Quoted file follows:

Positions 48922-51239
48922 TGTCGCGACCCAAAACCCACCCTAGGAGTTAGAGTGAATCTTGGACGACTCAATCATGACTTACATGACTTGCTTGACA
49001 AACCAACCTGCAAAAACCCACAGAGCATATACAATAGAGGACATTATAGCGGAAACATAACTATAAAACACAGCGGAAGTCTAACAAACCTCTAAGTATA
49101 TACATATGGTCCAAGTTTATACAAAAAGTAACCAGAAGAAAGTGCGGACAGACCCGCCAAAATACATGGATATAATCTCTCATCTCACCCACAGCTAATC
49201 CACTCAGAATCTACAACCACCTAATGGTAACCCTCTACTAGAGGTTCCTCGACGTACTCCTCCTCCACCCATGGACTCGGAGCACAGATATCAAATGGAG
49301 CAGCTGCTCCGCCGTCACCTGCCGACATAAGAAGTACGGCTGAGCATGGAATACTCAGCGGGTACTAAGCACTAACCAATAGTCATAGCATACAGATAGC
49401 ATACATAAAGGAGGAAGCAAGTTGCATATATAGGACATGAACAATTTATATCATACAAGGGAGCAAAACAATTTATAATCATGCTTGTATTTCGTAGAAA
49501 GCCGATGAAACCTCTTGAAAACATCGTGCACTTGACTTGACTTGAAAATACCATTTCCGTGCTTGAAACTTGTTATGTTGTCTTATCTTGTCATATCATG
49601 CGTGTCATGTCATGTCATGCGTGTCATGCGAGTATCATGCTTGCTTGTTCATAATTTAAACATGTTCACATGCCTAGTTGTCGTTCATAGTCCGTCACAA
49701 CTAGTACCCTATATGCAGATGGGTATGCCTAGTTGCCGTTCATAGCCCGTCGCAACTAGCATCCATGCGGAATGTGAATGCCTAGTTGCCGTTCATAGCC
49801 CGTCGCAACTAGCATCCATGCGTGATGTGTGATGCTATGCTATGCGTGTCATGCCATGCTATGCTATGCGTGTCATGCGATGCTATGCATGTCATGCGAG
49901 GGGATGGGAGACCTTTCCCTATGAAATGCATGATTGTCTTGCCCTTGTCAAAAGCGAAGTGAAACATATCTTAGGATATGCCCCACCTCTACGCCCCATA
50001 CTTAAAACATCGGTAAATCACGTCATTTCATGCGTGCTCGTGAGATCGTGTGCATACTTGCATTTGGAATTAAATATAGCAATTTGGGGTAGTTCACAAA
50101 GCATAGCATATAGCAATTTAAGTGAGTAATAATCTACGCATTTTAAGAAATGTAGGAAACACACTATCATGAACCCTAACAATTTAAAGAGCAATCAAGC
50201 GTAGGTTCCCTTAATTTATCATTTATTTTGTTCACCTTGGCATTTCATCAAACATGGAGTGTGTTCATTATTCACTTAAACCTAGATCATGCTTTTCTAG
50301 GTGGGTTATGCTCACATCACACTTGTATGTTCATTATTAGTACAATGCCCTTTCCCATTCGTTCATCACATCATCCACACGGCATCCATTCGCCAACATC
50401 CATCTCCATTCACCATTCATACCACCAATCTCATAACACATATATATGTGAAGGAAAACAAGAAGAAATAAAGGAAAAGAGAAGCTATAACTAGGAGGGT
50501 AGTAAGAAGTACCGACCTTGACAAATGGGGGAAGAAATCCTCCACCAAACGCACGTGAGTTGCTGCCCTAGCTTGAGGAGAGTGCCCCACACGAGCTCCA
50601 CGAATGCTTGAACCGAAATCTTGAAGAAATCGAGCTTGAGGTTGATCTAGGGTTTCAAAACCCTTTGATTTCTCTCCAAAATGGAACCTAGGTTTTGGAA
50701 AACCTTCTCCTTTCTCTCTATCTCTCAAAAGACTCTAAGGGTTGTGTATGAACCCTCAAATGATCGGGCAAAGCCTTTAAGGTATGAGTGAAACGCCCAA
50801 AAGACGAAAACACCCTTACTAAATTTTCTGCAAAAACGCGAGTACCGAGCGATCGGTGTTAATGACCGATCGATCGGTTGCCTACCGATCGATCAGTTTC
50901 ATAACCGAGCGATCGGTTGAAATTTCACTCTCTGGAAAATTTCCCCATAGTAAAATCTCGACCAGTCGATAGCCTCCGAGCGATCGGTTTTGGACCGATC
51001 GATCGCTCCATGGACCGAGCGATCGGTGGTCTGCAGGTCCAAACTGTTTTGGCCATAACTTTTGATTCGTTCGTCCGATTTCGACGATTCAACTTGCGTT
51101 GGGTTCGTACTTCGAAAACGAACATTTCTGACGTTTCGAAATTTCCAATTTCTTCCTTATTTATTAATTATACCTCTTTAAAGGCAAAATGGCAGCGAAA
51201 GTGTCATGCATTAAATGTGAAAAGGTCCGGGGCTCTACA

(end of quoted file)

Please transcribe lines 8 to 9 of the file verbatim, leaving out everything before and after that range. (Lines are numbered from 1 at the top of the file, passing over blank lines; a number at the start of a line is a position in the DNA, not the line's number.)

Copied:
49501 GCCGATGAAACCTCTTGAAAACATCGTGCACTTGACTTGACTTGAAAATACCATTTCCGTGCTTGAAACTTGTTATGTTGTCTTATCTTGTCATATCATG
49601 CGTGTCATGTCATGTCATGCGTGTCATGCGAGTATCATGCTTGCTTGTTCATAATTTAAACATGTTCACATGCCTAGTTGTCGTTCATAGTCCGTCACAA